I have yet to meet Maggie in person, but I feel as if we’re friends. We met online, as members of the Australian Camino community and not surprisingly, have a number of pilgrim friends in common (including Sue Swain, Lindsay Teychenne and Dan Mullins, amongst many others). But I’ll finally meet Maggie at the 2023 Blue Mountains Camino Celebracion and Fair. (More information on that on my Facebook events page.)
I have admired Maggie from afar. She’s done a lot to forge the path for Camigas, especially those who write books. Maggie’s book, Walking Back Home was an inspirational read, prior to walking my own Camino wander.
I asked Maggie to describe herself with three words. This is what she said: “Funnily enough, I often ask people this question and there are two words they use for me ALL THE TIME…inspirational and brave. I don’t feel either of these. I think both these words mean that they can’t imaging doing the things I am doing because it is their fear. One word I would use to describe myself would be adventurous. My mother taught me never to say no to an opportunity.”
That describes the Maggie I know – so far. I hope you enjoy!
- When did you first walk the Camino and which route did you walk?
I walked the Camino Frances in 2015.
- Did you walk solo or with someone else? Were they a friend or a relation?
I walked solo but, of course, I wasn’t alone for long.
- When you initially started, what did you imagine the walk to be like?
I had no expectations, so it was all very exciting.
- Halfway through, what was your primary feeling about your walk?
I was constantly wondering why I was doing it. I had been called but didn’t know why.
- If you came across another Pilgrim what were the first two questions, you would ask them?
Why are you walking the Camino? And, where are you from?
- Did you do any training beforehand? If so, what did you do?
Virtually none, due to long working hours, long commute and general exhaustion.
- What was the one thing you packed that you were glad to have with you?
My Aarn backpack (light and waterproof) and my Pacer Poles.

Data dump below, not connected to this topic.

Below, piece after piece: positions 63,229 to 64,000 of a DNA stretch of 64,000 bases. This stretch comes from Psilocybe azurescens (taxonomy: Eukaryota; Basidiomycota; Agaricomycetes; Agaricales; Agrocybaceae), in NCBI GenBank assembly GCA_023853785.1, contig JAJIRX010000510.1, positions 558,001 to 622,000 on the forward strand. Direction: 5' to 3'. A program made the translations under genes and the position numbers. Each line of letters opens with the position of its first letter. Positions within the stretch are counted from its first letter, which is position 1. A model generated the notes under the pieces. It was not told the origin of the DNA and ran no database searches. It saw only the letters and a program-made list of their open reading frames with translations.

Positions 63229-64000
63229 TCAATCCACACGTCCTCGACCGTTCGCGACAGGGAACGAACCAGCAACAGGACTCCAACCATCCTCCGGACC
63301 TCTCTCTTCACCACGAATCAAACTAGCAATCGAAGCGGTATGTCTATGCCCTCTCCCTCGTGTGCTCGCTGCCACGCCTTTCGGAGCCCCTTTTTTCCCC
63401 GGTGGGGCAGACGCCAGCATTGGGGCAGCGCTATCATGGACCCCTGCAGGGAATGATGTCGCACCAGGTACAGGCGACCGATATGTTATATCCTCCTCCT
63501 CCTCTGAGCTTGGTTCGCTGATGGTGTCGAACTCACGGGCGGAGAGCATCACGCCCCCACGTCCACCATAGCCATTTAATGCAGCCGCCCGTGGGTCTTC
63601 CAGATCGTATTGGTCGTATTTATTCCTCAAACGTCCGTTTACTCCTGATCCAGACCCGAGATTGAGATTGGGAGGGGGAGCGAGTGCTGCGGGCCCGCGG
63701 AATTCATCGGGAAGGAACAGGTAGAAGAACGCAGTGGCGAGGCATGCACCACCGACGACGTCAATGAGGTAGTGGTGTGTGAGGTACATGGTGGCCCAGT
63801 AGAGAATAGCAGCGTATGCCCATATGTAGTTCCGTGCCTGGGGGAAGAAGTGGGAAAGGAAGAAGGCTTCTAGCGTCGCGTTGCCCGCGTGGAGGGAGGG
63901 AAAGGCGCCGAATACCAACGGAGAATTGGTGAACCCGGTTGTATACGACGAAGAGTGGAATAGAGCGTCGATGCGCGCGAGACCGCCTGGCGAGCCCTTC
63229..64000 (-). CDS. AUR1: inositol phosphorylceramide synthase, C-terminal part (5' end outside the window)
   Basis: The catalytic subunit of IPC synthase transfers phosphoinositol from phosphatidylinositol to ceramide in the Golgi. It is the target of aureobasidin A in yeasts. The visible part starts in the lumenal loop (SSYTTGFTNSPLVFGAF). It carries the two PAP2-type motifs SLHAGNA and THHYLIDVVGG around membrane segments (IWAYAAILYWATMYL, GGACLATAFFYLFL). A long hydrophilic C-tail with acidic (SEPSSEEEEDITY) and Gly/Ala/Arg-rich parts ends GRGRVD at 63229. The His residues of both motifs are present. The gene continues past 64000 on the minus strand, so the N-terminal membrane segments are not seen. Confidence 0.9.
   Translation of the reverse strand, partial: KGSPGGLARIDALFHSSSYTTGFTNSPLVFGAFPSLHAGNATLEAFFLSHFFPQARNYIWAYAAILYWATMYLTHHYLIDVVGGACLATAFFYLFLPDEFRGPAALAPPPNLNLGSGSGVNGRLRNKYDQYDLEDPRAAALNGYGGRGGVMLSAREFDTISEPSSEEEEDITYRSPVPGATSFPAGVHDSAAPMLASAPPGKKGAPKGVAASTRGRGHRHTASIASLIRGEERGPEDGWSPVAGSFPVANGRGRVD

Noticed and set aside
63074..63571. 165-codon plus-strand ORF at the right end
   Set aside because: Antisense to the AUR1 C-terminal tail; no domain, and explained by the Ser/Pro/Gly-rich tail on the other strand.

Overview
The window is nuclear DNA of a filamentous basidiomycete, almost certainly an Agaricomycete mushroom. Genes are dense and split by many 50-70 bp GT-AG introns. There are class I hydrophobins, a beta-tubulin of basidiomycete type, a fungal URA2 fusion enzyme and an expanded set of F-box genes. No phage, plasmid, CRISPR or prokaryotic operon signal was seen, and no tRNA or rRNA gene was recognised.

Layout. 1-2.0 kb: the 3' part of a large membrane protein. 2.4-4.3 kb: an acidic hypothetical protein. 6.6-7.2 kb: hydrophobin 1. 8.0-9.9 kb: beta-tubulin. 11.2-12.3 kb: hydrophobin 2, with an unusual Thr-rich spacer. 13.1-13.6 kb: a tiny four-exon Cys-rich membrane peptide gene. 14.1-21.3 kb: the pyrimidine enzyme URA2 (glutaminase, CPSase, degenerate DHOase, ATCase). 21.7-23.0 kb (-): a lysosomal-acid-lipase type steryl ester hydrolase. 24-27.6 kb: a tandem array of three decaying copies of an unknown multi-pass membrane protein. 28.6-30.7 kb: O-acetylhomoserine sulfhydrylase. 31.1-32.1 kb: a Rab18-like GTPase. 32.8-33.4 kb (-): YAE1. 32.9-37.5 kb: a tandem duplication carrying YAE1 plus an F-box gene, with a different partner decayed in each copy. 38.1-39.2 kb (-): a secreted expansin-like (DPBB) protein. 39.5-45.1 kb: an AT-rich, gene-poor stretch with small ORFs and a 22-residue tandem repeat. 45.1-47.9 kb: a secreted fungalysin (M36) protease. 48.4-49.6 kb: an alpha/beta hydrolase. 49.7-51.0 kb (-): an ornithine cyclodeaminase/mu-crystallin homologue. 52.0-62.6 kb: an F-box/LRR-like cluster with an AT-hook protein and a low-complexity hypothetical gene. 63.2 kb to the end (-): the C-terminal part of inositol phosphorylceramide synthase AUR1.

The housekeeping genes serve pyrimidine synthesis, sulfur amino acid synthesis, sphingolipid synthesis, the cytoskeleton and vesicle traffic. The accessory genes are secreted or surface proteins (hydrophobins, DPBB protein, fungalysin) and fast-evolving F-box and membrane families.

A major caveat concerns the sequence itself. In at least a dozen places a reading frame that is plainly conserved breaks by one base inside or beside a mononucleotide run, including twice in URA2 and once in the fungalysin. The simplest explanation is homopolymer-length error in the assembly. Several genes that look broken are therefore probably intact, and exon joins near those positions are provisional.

- What was the one thing you packed that you could have left behind?
Nothing really. Perhaps my self-doubt.
- Would you walk a Camino again? If yes which route, would you walk and why? If no, why not?
I’ve walked many Caminos since, but never the same one twice. I couldn’t see the point. I wanted to experience something new each time.
With Sue Swain at Casa Susi, Trabadelo, Spain
- Which was your favourite albergue and why?
I don’t have a favourite. They were all great.
On the Portuguese Coastal, it would be La Cala, a Pilgrims Inn (such luxury and Tanya, the owner, is so loving and wonderful.)
11. If you’re open to sharing, what did you learn about yourself?
I learned to listen more. I learned that I can do anything I want. I learned that I had become my job and that had to change. I quit when I got home.
- When you began you walk, what was your motivation to walk the Camino? Physical, spiritual, religious, or other? (This is a question that is asked when getting your Compostela in Santiago.) What about at the end of your walk?
I was definitely “called”, but I also had lost myself being someone’s mother friend, sister, daughter….everyones someone, and I had lost myself. It was a spiritual awakening for me.
13. Did you continue walking to Finisterre or Muxia?
Not in 2015, but I have done since.
- If you gave one piece of advice to someone thinking of walking the Camino, what would that be?
Do some homework and get good gear, but also go with no expectations. Everyone’s Camino is different.
- Do you feel the Camino changed you?
Definitely. I am much more at peace now.
- How do you feel you brought the Camino home with you?
I don’t like this question. I didn’t. I just changed. For the better, I hope.
- Do you feel your Camino was a pilgrimage, or was it was more of a long-distance walk?
It was definitely a pilgrimage.
- Do you feel the Camino is for everyone? Why or why not?
No. I hate the way people put it on a “bucket list” as if it is something they feel they should do. I feel you should be “called”. It is tough, and not something to just tick off so you can say you did it. For me anyway, it is a very spiritual, emotional and personal thing.
- What would you like to see more, or less (other than less toilet paper) of, on the Camino?
I’ve been told by Spanish people that it is not necessarily the visitors doing it. There are no public toilet blocks there and this is the way Spanish people deal with the situation. I think most of us (pilgrims) respect the beautiful environment that is the Camino.
- What was your favourite city on your Camino route, and why?
Too hard to answer that. My favourite cities have been the major ones on the Via de la Plata…..Caceres, Italica, Merida, Zamora. But of course, Santiago de Compostela has to be at the top of that list.
- If someone didn’t know what the Camino was or about, what would you tell them (in three sentences or less)?
It is an ancient pilgrimage route, that for most people, changes their lives. It has a very spiritual feeling and it feels like it is in a different dimension.
Go with an open mind, leaving all judgement, fear and ego behind.